The doctor and novelist, whose new novel is ''The Covenant of Water,'' keeps a bookcase full of self-help books on marriage and relationships : ''Ironic considering I've been divorced twice. But hope springs eternal.''

.-  What book, if any, most influenced your decision to become a doctor?

That would be W. Somerset Maugham's '' Of Human Bondage. '' Philip, the young protagonist, tries to become an artist in Paris but painfully discovers that he doesn't have the talent.

He retreats to London and goes to medical school instead. The first few years are sheer drudgery until he arrives on the wards.  He finds that he is less shy with patients than he has ever been with others, and he sees ''humanity there in the rough.''

Somehow, when I read those words as an overachieving student in high school, it suggested to me that anyone with a curiosity and empathy for their fellow human beings and a willingness to work hard could be a good physician and be rewarded by work that has great meaning.

.-  What books are on your nightstand?

The stack reflects the overlapping compartments of my life : Daniel Mason's '

'' North Woods '' [in galley form] '' Images of Memorable Cases : 50 Years on the Bedside,'' by Herbert L. Fred and Hnedrik A. van Dijk; '' The Best Strangers in the World,'' by Ari Shapiro; '' The Passenger,'' by Cormac McCarthy; and the bottom, the two volumes of ''Harrison's Principles Internal Medicine,'' a book that I've has a love affair with ever since I encountered the seventh edition in 1974.

My ambition is always to read it cover to cover before the next edition, but for the last five editions I haven't come close. In my defense, it's 4,384 pages.

.- What's the last great book you read?

'' The Love Songs of W.E.B.Du Bois,'' by Honoree Fanannoe Jeffers. I'm drawn to big epic novels, and this was all that at over 800 pages [ but still, a pamphlet compared to ''Harrison's''].

.- Are there any classic novels that you only read for the first time?

I had only sampled Saul Bellow [ '' Humboldt's Gift '' ] when I was in my 20s. I picked up '' The Adventures of Augie March '' during the darkest days of the Covid pandemic. I found it stunning. It left me no choice but to systematically read everything of his.

I had a similar reaction '' The Brothers Karamazov, '' another recent read; it made me go back and better appreciate '' Crime and Punishment '' and to commit to read all of Dostoyevsky's oeuvre.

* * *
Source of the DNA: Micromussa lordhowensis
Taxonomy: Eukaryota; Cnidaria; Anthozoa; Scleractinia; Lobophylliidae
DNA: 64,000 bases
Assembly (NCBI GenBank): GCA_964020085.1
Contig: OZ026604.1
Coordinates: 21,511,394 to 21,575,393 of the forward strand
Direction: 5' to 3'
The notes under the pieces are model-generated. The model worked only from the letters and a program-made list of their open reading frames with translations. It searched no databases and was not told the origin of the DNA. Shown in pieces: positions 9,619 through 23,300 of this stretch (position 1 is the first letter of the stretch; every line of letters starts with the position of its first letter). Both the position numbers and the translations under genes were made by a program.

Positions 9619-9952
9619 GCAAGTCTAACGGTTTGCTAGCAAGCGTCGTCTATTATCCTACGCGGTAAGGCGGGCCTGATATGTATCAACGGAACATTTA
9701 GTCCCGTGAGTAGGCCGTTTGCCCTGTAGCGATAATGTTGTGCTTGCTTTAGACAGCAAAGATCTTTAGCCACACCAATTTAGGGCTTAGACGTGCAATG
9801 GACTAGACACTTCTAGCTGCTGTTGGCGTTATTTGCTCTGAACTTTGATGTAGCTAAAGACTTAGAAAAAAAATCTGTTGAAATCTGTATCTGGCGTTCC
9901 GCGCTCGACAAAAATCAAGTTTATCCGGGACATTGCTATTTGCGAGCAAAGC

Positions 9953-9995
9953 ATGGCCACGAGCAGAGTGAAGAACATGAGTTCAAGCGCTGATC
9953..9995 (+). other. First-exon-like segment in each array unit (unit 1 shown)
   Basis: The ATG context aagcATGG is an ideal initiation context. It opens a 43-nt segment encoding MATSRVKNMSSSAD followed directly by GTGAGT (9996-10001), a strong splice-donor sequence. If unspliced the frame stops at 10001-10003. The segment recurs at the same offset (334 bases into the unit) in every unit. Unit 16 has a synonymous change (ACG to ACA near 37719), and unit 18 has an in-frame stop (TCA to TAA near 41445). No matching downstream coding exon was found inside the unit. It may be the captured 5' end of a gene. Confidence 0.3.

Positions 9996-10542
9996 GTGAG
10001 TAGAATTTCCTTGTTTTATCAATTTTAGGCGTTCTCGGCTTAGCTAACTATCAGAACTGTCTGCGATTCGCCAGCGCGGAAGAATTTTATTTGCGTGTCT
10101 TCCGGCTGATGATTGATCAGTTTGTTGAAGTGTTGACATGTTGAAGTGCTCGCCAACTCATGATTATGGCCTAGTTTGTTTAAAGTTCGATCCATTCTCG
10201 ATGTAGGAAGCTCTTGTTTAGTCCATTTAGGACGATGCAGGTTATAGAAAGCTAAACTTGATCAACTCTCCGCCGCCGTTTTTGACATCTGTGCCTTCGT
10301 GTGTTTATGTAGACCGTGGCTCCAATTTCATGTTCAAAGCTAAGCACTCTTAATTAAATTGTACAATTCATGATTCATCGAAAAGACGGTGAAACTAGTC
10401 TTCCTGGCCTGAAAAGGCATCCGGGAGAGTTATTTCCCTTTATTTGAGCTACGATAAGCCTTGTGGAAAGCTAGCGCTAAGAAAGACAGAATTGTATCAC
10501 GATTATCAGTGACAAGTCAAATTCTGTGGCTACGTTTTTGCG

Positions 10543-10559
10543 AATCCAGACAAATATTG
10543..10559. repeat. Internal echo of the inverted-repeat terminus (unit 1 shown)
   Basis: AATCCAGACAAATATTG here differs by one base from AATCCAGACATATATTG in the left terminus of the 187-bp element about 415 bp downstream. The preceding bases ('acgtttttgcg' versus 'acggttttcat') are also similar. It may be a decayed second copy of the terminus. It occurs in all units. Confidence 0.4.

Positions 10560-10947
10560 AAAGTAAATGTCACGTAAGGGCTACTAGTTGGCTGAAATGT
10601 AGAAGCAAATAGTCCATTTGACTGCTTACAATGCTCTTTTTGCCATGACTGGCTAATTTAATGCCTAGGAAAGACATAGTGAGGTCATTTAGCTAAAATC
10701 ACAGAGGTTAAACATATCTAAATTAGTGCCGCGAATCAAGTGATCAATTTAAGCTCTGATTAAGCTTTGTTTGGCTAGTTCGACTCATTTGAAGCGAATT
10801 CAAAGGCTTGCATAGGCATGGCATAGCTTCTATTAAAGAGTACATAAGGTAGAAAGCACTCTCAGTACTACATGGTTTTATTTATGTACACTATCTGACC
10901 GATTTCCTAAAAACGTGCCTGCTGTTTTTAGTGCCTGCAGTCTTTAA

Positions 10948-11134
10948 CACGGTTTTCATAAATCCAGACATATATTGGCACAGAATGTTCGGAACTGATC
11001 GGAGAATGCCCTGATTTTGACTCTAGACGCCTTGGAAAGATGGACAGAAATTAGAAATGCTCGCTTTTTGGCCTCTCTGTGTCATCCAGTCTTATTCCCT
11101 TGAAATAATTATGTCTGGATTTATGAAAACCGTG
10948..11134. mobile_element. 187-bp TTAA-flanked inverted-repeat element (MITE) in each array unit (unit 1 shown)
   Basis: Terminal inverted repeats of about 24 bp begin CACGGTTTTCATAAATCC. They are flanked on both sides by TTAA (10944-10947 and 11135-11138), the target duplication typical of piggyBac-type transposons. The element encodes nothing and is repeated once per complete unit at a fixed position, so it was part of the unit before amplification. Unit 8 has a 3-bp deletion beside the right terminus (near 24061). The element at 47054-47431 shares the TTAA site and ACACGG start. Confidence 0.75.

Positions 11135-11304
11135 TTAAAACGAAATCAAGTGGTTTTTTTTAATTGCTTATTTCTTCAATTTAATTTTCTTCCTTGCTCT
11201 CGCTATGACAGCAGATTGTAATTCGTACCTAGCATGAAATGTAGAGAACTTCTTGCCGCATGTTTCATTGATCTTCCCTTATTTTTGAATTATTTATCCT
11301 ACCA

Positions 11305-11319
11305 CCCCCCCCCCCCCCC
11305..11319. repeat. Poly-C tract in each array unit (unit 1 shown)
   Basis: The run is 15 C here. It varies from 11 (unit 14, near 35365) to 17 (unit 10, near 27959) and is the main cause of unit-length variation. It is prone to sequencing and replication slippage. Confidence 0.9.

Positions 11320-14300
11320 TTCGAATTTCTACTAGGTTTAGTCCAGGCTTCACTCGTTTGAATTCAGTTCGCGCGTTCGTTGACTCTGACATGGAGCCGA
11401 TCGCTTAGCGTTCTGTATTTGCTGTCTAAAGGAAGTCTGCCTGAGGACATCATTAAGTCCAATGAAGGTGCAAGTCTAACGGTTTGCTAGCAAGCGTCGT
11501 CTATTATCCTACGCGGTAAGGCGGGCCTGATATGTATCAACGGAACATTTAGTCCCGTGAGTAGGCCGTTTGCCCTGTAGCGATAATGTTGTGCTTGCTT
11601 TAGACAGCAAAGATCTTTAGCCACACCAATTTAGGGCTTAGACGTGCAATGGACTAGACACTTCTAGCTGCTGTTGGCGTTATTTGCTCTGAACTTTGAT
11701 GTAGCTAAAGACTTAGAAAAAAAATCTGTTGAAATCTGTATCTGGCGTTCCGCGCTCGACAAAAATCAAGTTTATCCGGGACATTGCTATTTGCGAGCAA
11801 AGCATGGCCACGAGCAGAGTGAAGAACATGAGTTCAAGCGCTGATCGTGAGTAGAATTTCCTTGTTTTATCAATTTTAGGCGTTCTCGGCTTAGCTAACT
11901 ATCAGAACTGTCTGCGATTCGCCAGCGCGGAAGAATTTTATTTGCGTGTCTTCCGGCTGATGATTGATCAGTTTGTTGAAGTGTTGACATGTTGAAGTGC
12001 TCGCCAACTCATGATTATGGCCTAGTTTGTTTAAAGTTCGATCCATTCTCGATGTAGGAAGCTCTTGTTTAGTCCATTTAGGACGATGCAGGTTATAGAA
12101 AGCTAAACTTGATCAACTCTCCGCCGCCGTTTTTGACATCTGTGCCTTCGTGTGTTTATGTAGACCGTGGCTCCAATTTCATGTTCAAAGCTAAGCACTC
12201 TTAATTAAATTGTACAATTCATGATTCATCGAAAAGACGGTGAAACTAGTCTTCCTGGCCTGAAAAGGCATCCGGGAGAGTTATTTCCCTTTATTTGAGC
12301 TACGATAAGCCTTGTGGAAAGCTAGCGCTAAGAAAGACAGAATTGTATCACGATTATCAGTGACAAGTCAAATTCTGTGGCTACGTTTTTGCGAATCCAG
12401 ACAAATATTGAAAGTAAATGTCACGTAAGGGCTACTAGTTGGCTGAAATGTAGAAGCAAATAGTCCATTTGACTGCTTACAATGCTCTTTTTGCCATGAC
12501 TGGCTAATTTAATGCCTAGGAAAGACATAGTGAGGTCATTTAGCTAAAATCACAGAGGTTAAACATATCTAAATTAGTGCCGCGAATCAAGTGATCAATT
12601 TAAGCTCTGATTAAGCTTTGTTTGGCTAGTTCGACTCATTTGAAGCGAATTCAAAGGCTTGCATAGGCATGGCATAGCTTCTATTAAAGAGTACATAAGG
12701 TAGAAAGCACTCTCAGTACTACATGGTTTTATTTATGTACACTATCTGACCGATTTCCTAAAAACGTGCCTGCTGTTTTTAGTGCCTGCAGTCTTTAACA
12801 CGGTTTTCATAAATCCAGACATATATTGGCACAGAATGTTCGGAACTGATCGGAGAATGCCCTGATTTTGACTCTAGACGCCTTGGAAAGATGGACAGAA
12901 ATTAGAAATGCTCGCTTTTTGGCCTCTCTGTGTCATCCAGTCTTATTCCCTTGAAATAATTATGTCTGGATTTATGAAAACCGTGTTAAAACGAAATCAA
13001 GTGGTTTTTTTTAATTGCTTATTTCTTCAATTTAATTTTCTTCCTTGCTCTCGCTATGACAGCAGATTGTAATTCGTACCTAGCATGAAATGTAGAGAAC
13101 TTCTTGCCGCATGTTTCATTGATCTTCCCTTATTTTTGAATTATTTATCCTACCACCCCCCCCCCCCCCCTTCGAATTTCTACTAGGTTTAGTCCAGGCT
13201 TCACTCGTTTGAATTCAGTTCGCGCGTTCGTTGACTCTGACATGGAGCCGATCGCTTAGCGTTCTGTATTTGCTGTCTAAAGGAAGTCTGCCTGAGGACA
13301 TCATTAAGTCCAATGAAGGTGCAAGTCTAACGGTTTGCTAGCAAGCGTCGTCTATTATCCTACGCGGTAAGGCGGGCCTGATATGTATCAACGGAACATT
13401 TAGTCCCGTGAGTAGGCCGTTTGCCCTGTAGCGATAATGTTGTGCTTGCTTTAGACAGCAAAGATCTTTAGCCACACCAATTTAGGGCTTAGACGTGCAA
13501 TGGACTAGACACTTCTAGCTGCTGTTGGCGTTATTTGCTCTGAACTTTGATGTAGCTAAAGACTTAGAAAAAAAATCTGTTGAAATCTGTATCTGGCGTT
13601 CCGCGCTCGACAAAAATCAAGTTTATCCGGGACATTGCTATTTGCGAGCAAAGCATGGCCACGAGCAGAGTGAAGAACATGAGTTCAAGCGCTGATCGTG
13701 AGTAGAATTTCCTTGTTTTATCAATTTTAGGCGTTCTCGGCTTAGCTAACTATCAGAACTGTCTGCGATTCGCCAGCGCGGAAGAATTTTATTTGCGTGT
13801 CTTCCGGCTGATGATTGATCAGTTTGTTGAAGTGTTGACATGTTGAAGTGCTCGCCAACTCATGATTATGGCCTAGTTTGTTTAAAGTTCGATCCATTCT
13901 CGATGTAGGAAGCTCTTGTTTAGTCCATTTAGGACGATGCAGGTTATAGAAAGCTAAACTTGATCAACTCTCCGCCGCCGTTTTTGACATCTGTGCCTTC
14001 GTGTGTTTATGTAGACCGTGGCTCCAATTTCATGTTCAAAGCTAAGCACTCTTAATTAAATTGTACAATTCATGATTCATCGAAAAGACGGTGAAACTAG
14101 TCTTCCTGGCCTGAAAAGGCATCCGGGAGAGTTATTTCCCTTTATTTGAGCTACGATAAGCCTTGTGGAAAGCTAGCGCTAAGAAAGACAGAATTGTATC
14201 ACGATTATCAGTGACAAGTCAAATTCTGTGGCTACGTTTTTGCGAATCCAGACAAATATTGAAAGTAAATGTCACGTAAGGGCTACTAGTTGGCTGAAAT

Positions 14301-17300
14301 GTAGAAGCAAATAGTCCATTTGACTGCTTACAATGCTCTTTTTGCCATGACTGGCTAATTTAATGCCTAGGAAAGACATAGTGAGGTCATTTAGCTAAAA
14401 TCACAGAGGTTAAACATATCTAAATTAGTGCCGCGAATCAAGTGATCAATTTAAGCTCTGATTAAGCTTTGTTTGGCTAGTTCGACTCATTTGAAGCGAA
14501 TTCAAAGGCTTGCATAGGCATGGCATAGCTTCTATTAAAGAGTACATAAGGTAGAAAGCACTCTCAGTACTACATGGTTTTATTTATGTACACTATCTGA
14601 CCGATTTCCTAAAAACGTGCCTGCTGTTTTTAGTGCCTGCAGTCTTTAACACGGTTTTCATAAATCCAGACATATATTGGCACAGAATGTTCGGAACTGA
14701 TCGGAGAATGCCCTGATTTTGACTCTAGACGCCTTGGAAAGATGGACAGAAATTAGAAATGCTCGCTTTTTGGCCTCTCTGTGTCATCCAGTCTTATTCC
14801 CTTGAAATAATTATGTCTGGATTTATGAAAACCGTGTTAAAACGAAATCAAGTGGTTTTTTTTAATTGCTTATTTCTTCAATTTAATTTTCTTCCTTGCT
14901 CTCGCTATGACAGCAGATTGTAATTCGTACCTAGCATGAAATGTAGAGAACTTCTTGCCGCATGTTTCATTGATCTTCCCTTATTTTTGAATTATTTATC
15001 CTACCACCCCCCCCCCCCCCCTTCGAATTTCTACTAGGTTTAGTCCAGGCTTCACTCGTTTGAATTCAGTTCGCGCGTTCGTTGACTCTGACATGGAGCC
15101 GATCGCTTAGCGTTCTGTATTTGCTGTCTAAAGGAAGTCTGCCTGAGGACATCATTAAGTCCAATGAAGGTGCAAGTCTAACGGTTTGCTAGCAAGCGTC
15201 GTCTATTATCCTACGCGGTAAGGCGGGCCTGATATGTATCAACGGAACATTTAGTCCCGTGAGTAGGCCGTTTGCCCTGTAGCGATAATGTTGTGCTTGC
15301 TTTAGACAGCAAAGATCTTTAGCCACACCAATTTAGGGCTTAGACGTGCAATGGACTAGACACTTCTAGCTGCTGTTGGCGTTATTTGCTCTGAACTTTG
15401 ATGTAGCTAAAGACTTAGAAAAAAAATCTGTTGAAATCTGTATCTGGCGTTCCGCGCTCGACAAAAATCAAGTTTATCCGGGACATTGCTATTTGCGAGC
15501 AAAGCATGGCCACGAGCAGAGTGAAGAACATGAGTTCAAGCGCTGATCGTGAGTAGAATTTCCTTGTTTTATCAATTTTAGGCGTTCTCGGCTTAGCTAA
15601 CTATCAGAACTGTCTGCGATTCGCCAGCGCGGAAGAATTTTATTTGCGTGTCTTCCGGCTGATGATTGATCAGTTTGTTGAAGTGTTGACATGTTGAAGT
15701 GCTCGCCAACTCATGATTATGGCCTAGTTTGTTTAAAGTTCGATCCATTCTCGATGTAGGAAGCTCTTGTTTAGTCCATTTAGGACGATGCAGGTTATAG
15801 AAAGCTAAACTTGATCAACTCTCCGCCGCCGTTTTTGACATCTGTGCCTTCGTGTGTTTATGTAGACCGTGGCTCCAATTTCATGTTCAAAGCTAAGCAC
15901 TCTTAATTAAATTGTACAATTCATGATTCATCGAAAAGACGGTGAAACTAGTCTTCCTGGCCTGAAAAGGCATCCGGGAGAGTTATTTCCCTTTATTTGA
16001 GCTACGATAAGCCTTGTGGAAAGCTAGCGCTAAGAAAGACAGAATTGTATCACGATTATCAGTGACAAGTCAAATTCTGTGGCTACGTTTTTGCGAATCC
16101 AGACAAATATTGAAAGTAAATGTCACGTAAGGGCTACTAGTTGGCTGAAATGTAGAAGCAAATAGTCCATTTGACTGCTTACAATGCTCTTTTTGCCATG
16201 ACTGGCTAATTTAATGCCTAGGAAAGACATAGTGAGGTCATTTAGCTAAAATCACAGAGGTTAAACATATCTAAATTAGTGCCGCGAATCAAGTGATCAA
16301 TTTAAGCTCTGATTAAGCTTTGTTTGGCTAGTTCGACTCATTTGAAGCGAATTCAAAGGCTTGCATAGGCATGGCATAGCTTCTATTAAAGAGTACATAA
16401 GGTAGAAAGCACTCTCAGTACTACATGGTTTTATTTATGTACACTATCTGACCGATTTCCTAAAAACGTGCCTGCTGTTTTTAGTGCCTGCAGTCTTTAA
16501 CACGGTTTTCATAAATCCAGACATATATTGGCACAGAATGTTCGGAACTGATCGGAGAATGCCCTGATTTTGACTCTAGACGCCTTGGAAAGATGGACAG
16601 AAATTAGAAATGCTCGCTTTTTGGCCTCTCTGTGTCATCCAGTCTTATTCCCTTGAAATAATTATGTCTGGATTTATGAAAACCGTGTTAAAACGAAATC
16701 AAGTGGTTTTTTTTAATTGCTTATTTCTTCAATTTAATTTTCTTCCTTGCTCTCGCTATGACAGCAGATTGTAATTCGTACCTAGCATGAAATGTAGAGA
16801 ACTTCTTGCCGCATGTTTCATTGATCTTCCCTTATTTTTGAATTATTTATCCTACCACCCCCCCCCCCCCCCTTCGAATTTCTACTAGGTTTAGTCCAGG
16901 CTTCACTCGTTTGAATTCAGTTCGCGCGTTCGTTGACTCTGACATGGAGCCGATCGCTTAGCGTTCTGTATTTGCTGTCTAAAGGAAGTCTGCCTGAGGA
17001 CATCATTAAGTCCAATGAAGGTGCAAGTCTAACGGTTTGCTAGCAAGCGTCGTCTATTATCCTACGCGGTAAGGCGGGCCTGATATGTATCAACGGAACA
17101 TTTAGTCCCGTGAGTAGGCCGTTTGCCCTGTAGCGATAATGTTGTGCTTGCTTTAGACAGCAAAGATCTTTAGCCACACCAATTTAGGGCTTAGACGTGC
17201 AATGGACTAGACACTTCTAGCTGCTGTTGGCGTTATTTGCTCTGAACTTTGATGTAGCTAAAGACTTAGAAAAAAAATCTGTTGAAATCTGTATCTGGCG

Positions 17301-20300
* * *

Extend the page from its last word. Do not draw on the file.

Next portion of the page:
I think editors today would take a red pen to Dostoyevsky's long digressions, but to me those are  integrals to his charm.

.-  What's your favorite book no one else has heard of?

''The Citadel,'' by A.J. Cronin, isn't as well known in America as in Britain and the Commonwealth. The oppressive conditions described in the fictional Welsh mining town so captivated the public's imagination that it ostensibly shares responsibility for the creation of the National Health Service.

A generation of physicians outside of America name  '' The Citadel '' as the book that called them to medicine.

.-  What kind of reader were you as a child? Which childhood books and authors stick with you most?

I grew up in Ethiopia, the child of Indian parents who were hired there as physics teachers. There was no TV, not until I was a teenager. I was a precocious reader and books were a gateway to a world more exciting than the one I lived in.

I liked Enid Blyton's '' The Secret Seven '' series and. later, ''The Hardy Boys.'' When I discovered C.S.Forester's seafaring novels following the career of the fictional Horatio Hornblower, I felt I had stumbled onto a gold mine. [ I still reread those volumes and they remain just as enjoyable.]

Looking back, by the age of 10 I was clearly on a quest for content that was prurient and salacious. At an early age I stumbled onto ''Lady Chatterley's Lover,'' which quickly demoted the Hornblower books and Dumas's ''The Count of Monte Cristo'' from my list of favorites.

I'm ashamed to say I picked up W. Somerset Maugham's ''Of Human Bondage'' because the title seemed promising!

While it didn't have the lascivious content I'd imagined, it turned out to have something better : It was the book that, as mentioned above, called me to medicine.

.- You're organizing a literary dinner party. Which three writers, dead or alive, do you invite?

Jim Harrison for sure, because the man can cook plus he'll bring the wine; I am just hoping he won't frighten my other two guests : Virginia Woolf and Flannery O'Connor.

.-  What book do you feel as if you were supposed to like, and didn't? Do you remember the last book you put down without finishing?

''Finnegans Wake.'' If anyone knows what the book is about please let me know.  On second thought, don't.

The World Students Society thanks The New York Times.


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